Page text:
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Legislative Assembly for the ACT: 2007 Week 04 Hansard (Thursday, 3 May 2007) . . Page.. 1017 ..


196/07 30 March 2007


Canberrans are being encouraged to switch off their lights and appliances for an hour this Saturday, in an initiative aimed at raising awareness of the contribution electricity makes to greenhouse emissions.

Chief Minister Jon Stanhope said Earth Hour, a Sydney-based campaign, could ultimately go national — even global.

“During Earth Hour — from 7.30pm until 8.30pm this Saturday — people are being asked to turn off their lights and non-essential appliances,” Mr Stanhope said today. “The campaign lasts for just an hour, but it is hoped that the raised level of consciousness about the contribution each of us makes, each and every day, to the changing climate will persist, 24 hours a day.”

Mr Stanhope said the ACT Government already had a policy that all unnecessary lights and electrical equipment should be turned off outside office hours. He said Government agencies and employees would be reminded to turn off lights and electrical appliances when they left work this Friday.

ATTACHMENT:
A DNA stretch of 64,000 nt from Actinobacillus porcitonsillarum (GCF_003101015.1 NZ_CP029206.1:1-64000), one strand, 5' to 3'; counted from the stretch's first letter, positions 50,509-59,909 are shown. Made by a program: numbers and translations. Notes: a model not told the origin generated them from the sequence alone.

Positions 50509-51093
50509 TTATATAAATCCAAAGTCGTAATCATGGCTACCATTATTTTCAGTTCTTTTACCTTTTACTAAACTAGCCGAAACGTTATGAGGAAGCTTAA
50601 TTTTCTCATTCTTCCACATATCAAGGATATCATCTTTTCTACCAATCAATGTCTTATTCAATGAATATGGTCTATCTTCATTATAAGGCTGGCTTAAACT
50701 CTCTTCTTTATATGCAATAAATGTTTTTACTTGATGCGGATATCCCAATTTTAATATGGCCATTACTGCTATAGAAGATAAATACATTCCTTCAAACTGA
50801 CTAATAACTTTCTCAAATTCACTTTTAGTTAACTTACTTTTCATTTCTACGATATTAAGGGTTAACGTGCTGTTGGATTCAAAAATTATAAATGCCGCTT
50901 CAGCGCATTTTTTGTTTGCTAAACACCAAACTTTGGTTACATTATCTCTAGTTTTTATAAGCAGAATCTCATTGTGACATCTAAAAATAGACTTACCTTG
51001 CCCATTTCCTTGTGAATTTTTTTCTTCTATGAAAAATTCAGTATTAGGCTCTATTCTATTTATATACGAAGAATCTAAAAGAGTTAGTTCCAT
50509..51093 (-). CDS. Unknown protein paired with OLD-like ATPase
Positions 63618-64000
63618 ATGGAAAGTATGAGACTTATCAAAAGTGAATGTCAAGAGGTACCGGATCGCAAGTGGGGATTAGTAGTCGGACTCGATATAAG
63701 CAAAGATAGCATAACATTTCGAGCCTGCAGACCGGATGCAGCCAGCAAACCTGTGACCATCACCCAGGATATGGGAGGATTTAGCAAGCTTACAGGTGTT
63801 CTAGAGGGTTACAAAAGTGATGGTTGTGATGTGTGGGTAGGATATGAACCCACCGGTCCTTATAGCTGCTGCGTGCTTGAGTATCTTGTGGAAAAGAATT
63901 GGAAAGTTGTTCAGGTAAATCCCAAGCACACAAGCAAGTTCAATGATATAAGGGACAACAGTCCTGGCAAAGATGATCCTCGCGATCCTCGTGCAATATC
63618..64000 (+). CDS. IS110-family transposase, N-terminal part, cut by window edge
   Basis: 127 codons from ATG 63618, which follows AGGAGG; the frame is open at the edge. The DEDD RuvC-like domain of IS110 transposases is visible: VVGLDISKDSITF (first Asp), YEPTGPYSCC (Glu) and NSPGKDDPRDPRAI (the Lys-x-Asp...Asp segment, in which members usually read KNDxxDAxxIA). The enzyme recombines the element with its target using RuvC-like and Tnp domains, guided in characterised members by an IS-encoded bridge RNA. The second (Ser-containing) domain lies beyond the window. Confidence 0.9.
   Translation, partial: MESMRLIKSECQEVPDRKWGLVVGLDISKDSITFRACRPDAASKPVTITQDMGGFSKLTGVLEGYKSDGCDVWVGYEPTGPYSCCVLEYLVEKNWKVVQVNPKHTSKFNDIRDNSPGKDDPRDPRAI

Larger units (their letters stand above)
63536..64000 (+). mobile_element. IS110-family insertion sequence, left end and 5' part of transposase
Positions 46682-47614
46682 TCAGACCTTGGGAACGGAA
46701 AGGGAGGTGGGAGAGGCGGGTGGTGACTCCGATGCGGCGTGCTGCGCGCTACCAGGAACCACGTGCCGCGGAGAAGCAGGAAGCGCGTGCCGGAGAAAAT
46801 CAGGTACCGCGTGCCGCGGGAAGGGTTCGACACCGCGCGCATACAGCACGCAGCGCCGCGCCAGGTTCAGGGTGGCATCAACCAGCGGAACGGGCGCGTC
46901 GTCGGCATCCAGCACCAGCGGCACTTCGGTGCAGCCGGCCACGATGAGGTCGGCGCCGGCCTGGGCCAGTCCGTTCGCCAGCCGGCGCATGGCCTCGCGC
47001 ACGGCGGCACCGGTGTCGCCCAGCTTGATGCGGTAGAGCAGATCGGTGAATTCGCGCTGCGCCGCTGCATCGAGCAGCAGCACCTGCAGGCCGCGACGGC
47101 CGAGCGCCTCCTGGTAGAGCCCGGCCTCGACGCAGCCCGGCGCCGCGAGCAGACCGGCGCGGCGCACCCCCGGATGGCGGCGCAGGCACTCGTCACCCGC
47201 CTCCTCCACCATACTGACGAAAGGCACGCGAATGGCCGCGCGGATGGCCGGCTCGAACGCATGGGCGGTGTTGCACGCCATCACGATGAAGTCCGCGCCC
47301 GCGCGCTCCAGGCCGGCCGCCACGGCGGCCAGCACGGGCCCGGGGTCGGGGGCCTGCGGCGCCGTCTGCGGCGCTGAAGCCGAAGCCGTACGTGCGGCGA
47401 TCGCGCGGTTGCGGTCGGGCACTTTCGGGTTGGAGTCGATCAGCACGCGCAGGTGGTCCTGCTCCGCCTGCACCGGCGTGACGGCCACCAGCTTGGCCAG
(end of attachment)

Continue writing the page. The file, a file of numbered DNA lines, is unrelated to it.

While encouraging Canberrans to participate, the Chief Minister reminded people that no action should be taken that would impact on safety.

For more information on Earth Hour go to .

Statement Ends

Media Contact:

Penelope Layland 6205 9777 0438 289 714

Paul Kindermann 6205 1690 0403 600 955

Environment—corroborree frogs

(Question No 1491)

Dr Foskey asked the Minister for Territory and Municipal Services, upon notice, on 28 February 2007:

Can the Minister provide an update on the Corroborree Frog Program.

Mr Hargreaves: The answer to the member’s question is as follows:

In 2003 the ACT Government established a captive population of Northern Corroboree Frogs as a backup in case wild populations became extinct. This year wild populations of Northern Corroboree Frogs in the ACT crashed to the lowest level ever and the species is on the verge of extinction in the ACT.

Where there were once thousands of Corroboree Frogs in the main breeding areas of Ginini and Snowy Flats in the Brindabella Range, Namadgi National Park, only a few frogs were found in some of the smaller bogs this year. Whilst Northern Corroboree Frogs

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